Blue-collar work isn't about avoiding the responsibilities that people think come only with white-collar jobs. We blue-collar workers own nice homes and run lucrative businesses. We, too, are looking to be challenged and to exceed our own expectations. We want to excel professionally. But we also love working with our hands or in nontraditional settings. How many people are sitting at a desk right now, tucked away in a cubicle, feeling boxed in and miserable, wishing they could be doing something physical instead?
Blue-collar workers are everywhere, and they are working incredibly hard to build this country, rebuild their communities, and more. We have factory workers operating equipment worth millions of dollars with technical skills that surpass the level of expertise that many people have in white-collar jobs. Why don't we take these tradespeople more seriously? It's about time we respect the skills they've acquired and the trades they are in and the work they do. We've treated many industries as if they are invisible, but we need to start paying attention to the construction industry, to automotive technicians, and to electricians, among scores of others.
I don't have anything against Shakespeare, but you don't need to get a degree in English at a four-year university if you're interested in landscape design. You don't need to be a communications major at a cost of more than $30,000 a year if all you've ever really wanted to do is become a renovation mason. We don't all want to sit in cubicles, pushing paper, working in middle-management jobs, traveling around the country for business meetings. If that's what you want, that's fine. But if you don't want that kind of life, why go to college and prepare for it?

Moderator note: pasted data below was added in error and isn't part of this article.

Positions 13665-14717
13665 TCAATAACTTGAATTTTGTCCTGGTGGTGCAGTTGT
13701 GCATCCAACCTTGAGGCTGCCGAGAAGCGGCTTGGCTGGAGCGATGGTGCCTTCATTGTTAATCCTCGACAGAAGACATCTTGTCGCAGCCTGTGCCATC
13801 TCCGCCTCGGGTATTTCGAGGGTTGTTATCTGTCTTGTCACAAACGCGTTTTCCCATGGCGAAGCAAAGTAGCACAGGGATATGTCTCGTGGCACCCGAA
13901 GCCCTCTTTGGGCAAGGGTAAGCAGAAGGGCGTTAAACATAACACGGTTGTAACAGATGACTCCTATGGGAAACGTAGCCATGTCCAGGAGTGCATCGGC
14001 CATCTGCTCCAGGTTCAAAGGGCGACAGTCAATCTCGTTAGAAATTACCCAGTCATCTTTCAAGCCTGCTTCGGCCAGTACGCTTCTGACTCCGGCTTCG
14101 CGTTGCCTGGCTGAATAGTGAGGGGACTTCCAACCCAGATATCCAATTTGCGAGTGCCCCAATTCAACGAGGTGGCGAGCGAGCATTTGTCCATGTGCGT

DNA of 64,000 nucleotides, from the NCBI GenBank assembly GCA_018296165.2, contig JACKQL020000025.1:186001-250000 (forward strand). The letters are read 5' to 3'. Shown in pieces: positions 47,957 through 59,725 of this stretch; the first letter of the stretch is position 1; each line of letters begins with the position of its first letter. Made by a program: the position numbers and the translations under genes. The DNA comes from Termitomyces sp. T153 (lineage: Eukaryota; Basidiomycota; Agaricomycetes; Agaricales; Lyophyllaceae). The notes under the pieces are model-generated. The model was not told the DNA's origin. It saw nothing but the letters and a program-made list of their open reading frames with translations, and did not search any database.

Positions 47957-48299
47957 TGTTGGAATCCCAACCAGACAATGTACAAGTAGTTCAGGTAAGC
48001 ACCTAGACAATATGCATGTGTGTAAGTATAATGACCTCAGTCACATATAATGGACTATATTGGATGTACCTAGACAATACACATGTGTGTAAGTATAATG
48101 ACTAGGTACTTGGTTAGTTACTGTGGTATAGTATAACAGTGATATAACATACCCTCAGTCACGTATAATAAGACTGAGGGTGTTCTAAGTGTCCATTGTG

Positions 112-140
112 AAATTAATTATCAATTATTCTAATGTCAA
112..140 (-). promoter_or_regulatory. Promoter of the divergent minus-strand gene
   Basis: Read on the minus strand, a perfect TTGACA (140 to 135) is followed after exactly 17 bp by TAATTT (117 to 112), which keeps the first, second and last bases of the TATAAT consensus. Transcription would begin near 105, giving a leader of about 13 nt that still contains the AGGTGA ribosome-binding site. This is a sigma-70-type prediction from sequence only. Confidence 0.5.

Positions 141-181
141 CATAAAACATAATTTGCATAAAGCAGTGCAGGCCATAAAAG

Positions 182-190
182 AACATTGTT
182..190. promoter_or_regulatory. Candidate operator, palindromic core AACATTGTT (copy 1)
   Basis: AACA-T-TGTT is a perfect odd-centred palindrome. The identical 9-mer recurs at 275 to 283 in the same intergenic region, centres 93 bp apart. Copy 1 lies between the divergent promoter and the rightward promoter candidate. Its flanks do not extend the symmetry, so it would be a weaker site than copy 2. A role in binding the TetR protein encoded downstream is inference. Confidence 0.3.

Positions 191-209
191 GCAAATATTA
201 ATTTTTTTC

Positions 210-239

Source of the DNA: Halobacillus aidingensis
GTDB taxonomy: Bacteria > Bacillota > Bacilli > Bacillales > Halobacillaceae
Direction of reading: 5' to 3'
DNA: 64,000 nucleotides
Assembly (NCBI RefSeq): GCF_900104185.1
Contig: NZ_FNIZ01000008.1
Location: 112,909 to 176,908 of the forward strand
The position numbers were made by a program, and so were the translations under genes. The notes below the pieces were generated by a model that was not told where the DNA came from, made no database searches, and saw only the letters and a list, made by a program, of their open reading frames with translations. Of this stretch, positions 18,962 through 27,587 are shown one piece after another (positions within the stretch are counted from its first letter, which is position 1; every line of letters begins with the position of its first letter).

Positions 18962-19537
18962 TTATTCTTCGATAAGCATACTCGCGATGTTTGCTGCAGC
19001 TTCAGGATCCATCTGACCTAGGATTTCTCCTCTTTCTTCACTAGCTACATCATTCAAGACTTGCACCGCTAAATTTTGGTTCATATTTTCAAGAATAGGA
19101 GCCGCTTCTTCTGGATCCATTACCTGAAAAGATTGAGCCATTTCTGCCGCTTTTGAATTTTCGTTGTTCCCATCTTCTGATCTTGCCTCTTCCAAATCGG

Wall Street jobs sound sexy and being a lawyer is impressive, but what if it's not for you? There are incredible jobs available with amazing potential, challenging opportunities, and great pay. President Barack Obama has laid out a plan to create 2.5 million new jobs by January 2011, largely through rebuilding roads and bridges and refurbishing and modernizing schools across the country. In Los Angeles alone, a recent tax change was approved to fund a $1.2 billion overhaul of the city's deteriorating commuter rail, Metrolink. These are all blue-collar jobs waiting to happen. What's more, the renewable or alternative energy industries are estimating the creation of anywhere from 3 to 10 million new jobs in the next ten years.
Blue-collar workers built the United States, and we continue to build and rebuild it every day. We fix it, move it, and keep it operational twenty-four hours a day, seven days a week. We are the glue that holds the community together, the people you call when your car breaks, your roads are full of potholes, and your faucet is leaking.
We are America's backbone, and we are proud of it.
©2009. Joe Lamacchia, Bridget Samburg. All rights reserved. Reprinted from Blue Collar and Proud of It. No part of this publication may be reproduced, stored in a retrieval system or transmitted in any form or by any means, without the written permission of the publisher. Publisher: Health Communications, Inc., 3201 SW 15th Street, Deerfield Beach, FL 33442